See here for recent updates to
tph.py; the software no longer uses Google’s
transitfeed module, in favor of the SQLite-backed gtfs library, and some of the restrictions described below have been removed.
Over the weekend, I put together a little Python project which I am now releasing: tph.py, a tool for visualizing transit service levels using data from GTFS feeds. Over at Raschke on Transport, I’ve posted some examples, but here I’d like to discuss the technical underpinnings.
The script uses Google’s transitfeed library to parse the GTFS data. Loading a large GTFS schedule with
transitfeed can take several minutes, but I wouldn’t consider that to be unexpected when dealing with a CSV file that might be close to 200 MB. Still, though, I’d like to see a uniform way for getting GTFS data into (for example) a SQLite database, so that SQL queries can be issued against the dataset. In addition, the script depends on certain optional fields being present in the GTFS dataset—in particular, trips must use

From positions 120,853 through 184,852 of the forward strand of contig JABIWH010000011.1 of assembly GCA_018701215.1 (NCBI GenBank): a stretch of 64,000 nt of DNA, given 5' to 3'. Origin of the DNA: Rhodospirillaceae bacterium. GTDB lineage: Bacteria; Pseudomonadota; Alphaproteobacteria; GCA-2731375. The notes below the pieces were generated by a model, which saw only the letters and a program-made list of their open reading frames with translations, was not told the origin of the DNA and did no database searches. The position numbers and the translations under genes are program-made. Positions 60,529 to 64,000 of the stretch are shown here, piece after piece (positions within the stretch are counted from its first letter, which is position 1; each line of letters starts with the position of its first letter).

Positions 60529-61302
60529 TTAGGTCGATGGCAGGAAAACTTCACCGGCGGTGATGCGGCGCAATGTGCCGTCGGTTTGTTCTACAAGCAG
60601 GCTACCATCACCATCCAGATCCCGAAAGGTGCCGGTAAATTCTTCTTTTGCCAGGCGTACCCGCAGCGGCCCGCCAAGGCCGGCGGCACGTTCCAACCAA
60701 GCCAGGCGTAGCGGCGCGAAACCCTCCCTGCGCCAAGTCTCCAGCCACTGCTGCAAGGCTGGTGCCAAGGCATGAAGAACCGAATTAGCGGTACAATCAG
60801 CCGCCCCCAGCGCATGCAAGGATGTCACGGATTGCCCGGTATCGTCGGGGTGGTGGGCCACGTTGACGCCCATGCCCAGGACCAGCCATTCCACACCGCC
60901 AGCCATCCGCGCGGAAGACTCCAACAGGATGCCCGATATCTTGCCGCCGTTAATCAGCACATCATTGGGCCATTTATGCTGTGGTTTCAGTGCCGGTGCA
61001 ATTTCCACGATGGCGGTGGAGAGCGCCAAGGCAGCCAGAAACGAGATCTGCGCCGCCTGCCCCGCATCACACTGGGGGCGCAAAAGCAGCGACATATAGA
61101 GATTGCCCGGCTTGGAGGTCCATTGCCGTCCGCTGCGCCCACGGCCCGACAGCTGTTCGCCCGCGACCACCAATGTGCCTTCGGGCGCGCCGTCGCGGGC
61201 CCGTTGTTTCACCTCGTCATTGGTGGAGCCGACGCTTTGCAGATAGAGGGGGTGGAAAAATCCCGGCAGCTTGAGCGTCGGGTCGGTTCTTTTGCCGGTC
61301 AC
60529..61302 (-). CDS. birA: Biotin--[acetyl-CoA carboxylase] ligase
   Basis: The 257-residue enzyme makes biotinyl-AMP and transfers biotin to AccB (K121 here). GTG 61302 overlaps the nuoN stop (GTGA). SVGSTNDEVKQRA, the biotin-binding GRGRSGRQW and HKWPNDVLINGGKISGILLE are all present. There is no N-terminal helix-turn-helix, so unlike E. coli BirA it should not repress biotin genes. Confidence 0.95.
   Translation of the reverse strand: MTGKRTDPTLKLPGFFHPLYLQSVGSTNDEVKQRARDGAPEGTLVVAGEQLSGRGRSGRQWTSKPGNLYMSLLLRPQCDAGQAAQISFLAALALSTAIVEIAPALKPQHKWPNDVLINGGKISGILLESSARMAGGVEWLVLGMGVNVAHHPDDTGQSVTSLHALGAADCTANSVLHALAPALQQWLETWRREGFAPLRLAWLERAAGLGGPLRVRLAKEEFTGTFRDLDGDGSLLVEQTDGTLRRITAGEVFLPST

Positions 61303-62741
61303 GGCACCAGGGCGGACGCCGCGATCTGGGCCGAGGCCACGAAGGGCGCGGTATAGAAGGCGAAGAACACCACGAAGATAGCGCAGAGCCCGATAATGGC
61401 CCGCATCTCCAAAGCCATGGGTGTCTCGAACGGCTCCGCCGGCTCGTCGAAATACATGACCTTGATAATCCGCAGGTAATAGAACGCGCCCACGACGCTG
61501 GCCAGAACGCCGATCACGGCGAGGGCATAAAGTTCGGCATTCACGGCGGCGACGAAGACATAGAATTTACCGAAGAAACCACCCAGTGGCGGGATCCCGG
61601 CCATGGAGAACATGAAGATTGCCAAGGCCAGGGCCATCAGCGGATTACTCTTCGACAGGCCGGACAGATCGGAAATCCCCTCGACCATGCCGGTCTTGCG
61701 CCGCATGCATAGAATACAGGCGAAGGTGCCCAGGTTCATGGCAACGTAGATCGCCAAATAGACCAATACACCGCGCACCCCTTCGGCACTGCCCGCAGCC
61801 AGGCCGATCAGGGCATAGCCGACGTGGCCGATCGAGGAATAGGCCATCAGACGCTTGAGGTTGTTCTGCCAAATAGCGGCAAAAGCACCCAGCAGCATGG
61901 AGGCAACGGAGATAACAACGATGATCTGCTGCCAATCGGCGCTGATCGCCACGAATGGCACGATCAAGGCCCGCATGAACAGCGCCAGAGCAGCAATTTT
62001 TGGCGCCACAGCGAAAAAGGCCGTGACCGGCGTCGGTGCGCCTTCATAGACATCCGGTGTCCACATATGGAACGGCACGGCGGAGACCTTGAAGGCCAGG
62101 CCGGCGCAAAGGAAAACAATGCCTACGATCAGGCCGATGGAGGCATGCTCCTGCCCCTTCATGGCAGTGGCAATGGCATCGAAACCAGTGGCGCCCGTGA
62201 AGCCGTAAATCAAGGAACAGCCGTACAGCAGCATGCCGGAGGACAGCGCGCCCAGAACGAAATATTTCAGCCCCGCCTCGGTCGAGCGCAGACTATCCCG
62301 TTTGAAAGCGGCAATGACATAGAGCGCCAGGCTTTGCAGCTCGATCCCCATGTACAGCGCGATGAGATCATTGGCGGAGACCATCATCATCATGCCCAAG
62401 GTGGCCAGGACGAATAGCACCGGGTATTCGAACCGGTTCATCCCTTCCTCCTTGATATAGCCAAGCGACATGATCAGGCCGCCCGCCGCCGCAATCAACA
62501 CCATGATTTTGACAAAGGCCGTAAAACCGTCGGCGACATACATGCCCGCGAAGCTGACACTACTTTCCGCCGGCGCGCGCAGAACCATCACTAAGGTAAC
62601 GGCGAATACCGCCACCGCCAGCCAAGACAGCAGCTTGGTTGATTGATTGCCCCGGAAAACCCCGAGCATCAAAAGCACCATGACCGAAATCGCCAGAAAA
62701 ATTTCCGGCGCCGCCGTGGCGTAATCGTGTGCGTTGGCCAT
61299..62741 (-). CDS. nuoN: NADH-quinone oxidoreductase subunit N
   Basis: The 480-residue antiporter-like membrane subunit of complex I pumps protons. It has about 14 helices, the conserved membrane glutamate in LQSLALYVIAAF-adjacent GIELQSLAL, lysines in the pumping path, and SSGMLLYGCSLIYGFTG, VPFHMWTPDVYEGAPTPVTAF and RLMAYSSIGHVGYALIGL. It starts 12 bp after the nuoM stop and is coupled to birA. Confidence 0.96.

and either trips or stoptimes must have the headsign defined . These issues could be worked around, but for now it’s easier to assume that these fields will be present.
After having extracted the hourly service values for each of the target routes, the script uses matplotlib to generate the service graph. The matplotlib API is complex, but by the same token I was able to generate the plot I wanted without too much effort.
Because the most time-intensive part of the script is the initial step of loading the GTFS schedule into memory, I designed the script to generate multiple plots in each run. However, I could also see the script being used interactively—matplotlib can be used to generate clickable, interactive plots, and I can envision a future version which would allow a user to click on a particular hour and drill down and further examine the service for that hour (breaking the runs down by destination, for example).